slightingly. of religion, La remained silent ; but when the party broke up, he said to the youth who had thus annoyed his guests, ' Pray, did you come here in a hat, Sir, or in a turban: '" His allections, too, seem to have been of the warmest hind; his heart tender, and his charityonlylimited by his means. Oa the other hand, his views were bounded if not narrow ; his aspirations were earth-barn, and never got above it ; fur we find hint writing to Coeettinee, that he had no Wisher ideas of heaven than were yielded by the remembrance of COLERIDGE'S company at the fue• side of the Cat en 1 Salutation. His habits, tested by the custom of his time—the only test—were of a coarse or rather of a low kind. He smoked morning and night, and noon seemed only ex- copied by the discipline of the India House ; he had a liquorish tooth, indulging in solid relishes of a pot-house kind, till in later life he rose to the dignity of roast pig, and at last, a little before his death, to that of roust hare; whilst be bad a natural disposition to tipple, or in the prettier phrase of the Sergeant, "the eagerness with which he would quaff exciting liquors, from an early period of life, proved, that to physical peculiarity of constitution was to be ascribed, in the first instance, the strength of the temptation with which he was assailed." his manners, also, appear to have been of an odd kind, dashed with equivocal and ill-timed jests and in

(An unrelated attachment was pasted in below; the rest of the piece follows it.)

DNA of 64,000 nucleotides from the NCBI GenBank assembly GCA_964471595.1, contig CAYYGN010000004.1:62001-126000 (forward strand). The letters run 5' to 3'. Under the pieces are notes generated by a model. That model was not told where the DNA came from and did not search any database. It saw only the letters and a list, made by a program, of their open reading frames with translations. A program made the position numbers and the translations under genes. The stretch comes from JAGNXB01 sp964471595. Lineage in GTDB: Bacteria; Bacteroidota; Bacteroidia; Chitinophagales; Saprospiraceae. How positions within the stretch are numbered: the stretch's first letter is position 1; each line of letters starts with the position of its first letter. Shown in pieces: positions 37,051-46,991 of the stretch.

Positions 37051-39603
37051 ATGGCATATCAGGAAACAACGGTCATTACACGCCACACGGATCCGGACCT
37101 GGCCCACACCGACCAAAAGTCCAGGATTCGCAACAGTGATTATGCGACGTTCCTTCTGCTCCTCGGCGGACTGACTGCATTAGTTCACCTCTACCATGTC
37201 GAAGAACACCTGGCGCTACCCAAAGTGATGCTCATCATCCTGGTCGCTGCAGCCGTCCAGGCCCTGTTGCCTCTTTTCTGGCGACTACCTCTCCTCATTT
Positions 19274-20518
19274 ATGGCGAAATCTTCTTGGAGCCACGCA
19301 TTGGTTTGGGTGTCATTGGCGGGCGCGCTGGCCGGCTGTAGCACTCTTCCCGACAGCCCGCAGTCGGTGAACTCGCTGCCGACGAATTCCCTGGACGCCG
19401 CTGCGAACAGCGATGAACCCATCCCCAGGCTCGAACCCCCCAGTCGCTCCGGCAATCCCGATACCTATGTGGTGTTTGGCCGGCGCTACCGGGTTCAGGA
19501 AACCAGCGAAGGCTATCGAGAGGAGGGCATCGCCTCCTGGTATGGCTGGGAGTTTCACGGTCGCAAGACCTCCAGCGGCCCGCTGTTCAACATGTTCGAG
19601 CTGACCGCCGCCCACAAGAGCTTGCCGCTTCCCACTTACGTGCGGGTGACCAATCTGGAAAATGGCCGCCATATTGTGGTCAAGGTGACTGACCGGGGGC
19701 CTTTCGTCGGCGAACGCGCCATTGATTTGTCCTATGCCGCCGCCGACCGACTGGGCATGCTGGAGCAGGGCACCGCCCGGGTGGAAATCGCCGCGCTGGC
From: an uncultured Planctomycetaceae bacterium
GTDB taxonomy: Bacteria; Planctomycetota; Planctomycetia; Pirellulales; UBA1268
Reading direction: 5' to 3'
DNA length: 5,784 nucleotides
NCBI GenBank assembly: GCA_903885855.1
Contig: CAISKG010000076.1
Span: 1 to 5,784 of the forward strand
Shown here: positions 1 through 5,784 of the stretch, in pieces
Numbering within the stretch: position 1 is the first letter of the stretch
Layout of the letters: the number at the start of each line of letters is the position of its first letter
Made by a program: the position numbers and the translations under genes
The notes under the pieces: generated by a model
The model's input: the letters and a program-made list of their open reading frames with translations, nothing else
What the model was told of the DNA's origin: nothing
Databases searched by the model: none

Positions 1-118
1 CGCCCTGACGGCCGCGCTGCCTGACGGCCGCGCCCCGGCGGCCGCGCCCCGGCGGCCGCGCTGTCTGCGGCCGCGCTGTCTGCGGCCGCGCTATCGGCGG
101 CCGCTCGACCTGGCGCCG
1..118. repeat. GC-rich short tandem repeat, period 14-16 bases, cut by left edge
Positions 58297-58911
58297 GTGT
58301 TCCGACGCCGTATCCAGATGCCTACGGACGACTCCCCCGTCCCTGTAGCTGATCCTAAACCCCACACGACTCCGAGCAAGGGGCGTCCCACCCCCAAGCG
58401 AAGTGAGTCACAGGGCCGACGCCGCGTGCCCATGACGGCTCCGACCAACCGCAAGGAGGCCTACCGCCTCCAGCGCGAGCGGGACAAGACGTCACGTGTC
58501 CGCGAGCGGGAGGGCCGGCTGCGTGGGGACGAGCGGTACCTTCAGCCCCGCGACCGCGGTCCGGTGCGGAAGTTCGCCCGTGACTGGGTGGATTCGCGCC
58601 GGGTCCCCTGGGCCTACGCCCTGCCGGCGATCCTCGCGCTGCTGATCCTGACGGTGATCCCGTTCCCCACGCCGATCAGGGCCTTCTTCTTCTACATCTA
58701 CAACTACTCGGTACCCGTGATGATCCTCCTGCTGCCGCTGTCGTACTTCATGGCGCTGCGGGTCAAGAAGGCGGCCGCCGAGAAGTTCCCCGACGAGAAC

pranks of behaviour ; so much so, that during the even-

ing on which GODWIN was first introduced to him, the polite philosopher, in allusion to an Anti-Jacobin caricature of GILRAit, where LLOYD figured as a toad and LAMB as a frog, exclaimed, " Mr. Lamb, are you both load and frog ?" We can readily imagine that such a man, with an infantile simplicity and an inde- scribable charm of manner, should be endeared, even for his very failings, to his friends, who knew him thoroughly; but it is diffi- cult to bring out such a compound in verbal representation.